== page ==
Distributors can help customers to anticipate how much extra product they might need – and in some cases to hold ‘buffer stock’ in excess of normal levels.
Expect sterling volatility – hedge or forward contract
A short delay of weeks, or even a couple of months, is unlikely to make a difference in itself. However, a worsening pound does have immediate consequences. Sterling has been volatile since the referendum result – and that volatility is expected to continue. UK manufacturers naturally want to remove as much risk as possible from their imports.
Customers are typically interested in ways to hedge against unexpected changes, and in setting up forward contracts that are fixed to exchange rates, but they also want to know about regional price variances. Astute has been working in the global components markets for many years, with real-time access to the latest listings and prices, and has cultivated very close supplier partnerships that enables us to spot price disparities.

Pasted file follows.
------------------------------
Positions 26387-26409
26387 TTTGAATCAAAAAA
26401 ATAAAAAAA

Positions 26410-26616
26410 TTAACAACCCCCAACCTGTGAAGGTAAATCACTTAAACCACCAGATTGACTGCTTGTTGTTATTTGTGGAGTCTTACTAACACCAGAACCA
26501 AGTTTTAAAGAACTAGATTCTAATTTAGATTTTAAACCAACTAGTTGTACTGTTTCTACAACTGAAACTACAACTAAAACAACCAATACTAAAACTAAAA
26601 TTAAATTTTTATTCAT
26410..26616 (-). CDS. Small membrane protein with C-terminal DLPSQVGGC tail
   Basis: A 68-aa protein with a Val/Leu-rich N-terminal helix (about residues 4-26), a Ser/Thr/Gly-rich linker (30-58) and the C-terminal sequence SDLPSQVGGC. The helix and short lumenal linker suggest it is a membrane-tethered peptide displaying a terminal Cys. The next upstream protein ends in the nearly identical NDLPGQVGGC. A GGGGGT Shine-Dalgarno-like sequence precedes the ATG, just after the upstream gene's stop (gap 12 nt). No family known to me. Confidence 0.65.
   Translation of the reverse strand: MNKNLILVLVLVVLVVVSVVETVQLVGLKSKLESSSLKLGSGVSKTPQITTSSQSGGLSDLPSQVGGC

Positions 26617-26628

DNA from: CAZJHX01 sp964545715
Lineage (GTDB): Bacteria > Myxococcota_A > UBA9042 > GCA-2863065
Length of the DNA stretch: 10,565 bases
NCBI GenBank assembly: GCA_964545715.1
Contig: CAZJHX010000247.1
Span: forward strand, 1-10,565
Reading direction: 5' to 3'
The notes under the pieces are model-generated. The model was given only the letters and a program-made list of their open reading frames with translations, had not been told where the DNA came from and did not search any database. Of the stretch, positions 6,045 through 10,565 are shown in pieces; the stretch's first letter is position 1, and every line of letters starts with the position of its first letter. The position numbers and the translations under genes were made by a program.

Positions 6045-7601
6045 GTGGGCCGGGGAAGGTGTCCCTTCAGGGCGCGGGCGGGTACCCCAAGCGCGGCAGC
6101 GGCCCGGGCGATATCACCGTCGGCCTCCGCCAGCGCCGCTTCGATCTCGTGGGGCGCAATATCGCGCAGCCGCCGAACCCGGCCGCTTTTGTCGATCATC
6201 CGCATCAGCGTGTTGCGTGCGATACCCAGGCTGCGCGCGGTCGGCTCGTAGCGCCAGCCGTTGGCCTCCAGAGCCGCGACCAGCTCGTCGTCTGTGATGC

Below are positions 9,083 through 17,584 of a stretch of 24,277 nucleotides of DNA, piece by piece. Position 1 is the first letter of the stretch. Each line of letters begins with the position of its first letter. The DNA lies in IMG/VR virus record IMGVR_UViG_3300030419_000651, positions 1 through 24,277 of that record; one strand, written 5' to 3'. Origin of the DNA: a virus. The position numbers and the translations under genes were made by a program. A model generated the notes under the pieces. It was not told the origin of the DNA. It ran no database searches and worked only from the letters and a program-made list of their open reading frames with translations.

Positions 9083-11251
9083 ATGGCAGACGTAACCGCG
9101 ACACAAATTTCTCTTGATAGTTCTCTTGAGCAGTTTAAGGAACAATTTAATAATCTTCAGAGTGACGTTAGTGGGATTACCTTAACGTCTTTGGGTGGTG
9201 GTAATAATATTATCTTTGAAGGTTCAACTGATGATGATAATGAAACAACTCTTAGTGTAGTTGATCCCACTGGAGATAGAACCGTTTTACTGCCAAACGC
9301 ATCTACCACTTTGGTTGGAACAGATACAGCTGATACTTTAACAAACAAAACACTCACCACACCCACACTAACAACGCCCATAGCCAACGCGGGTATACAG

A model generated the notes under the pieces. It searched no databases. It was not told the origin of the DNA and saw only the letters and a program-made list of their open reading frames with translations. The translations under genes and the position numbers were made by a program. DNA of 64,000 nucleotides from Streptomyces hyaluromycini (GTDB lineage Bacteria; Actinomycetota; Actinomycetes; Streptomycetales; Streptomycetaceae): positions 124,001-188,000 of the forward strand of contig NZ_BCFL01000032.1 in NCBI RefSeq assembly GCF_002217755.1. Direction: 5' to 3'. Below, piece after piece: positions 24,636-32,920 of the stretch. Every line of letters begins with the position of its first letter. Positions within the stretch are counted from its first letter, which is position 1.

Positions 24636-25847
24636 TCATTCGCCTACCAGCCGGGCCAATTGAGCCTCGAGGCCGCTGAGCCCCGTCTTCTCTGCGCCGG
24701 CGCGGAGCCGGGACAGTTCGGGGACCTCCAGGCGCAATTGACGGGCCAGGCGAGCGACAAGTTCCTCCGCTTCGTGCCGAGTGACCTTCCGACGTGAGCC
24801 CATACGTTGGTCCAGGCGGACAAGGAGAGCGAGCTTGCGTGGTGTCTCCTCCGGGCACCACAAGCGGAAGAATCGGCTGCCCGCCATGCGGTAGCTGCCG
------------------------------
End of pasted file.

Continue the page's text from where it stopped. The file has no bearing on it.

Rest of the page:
Demand is expected to remain strong – act now
In the last 18 months, we’ve seen UK manufacturers not only attempting to secure more stock, but accelerating some of their existing projects. Distributors and contract manufacturers are also holding more stock than they typically would. There were supply issues within electronic components, especially passives and memory, even before Brexit. This hunger to ‘Beat Brexit’ is, of course, adding further pressures. A vortex of demand is occuring – as customers make more frequent reviews of their forecasts, and call on more stock. Astute Electronics sees no end to this in the foreseeable future, particularly while there is uncertainty over a leave date. We can only recommend that customers try to anticipate the extra demand by acting now.